- A writing sample (fifteen pages or less) that best reflects the applicant's research interests or proposed area of graduate study;
- A current vita.
Applications are accepted for fall semester admissions only. The application deadline is February 1st. Program information and applications are available at the College of Ethnic Studies web site: www.sfsu.edu/~ethnicst
Written English Proficiency Requirement
Level One: this first level must be met through satisfactorily meeting the writing requirements in ETHS 710. Level Two: in addition, students must indicate a method of demonstrating their further competency in English at the time of filing the Advancement to Candidacy. The latter assessment of competence is evidenced by the writing of a field study or a master's thesis.
Advancement to Candidacy
In addition to fulfilling all the university requirements, the student must file an Advancement to Candidacy after having completed 24 units, but no more than 24 units, of work applicable to the M.A. in Ethnic Studies, with a grade point average of 3.0 or better. Before filing the Advancement to Candidacy, the student must demonstrate proficiency in written English and complete any other program pre-candidacy requirements. The proposed course of study when approved by the dean of Graduate Studies means the student has been advanced to candidacy.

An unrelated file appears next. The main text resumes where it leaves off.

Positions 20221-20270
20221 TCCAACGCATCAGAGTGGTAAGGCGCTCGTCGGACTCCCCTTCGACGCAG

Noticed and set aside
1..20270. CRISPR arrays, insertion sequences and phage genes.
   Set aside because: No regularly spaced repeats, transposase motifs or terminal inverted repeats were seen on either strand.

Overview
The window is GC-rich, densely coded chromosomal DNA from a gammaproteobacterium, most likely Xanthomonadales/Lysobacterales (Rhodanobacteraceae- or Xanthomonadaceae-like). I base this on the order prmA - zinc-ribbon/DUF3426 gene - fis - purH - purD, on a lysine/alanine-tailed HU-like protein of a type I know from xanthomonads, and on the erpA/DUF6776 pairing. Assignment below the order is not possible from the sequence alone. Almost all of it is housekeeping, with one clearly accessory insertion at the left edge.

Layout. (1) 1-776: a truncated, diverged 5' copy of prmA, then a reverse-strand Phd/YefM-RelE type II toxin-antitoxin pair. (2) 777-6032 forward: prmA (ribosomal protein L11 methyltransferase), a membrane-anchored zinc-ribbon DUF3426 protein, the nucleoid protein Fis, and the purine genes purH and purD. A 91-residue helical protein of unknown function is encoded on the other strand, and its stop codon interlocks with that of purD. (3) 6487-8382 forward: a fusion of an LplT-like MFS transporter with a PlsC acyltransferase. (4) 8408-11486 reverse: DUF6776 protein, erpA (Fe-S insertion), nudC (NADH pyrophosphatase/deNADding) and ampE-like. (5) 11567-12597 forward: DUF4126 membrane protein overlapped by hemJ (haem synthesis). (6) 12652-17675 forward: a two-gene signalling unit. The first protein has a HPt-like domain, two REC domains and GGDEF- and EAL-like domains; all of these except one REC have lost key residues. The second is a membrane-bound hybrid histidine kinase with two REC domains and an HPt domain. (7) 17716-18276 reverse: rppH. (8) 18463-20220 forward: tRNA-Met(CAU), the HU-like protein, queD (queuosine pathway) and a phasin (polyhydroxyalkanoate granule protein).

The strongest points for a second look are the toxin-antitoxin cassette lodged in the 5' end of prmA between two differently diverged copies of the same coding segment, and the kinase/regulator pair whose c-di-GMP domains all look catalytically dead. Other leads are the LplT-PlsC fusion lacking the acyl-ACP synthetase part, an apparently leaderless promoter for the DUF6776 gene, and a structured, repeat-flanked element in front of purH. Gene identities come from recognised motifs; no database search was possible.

|ETHS 710||Theories and Concepts in Ethnic Studies||3|
|AA S 800||Seminar: Contemporary Discourse in Asian American Studies||3|
|AFRS 705||Seminar in Africana Studies||3|
|AIS 701||Seminar in American Indian Studies||3|
|LTNS 707||Seminar in Latina/o Studies||3|
|ETHS 720||Research Methods in Ethnic Studies||3|
Graduate Projects in the Teaching of Ethnic Studies
|ETHS 820||Advanced Research Seminar in Ethnic Studies
Area emphasis (on advisement; pick from the two options below): 3 units
- ETHS 895: Field Study
- ETHS 898: Thesis
Minimum total: 30 units
Students are required to focus on an area of emphasis in Africana Studies, American Indian Studies, Asian American Studies, or Latina/Latino Studies. In addition the program offers students the opportunity to study Arab Muslim ethnicities and diaspora, and race and resistance studies employing comparative methodology. Courses selected to fulfill the emphasis will provide a student with the subject matter foundation to complete the culminating research project field study or thesis. Upon advisement, upper division/graduate course work in the College of Ethnic Studies and other departments on campus may be used.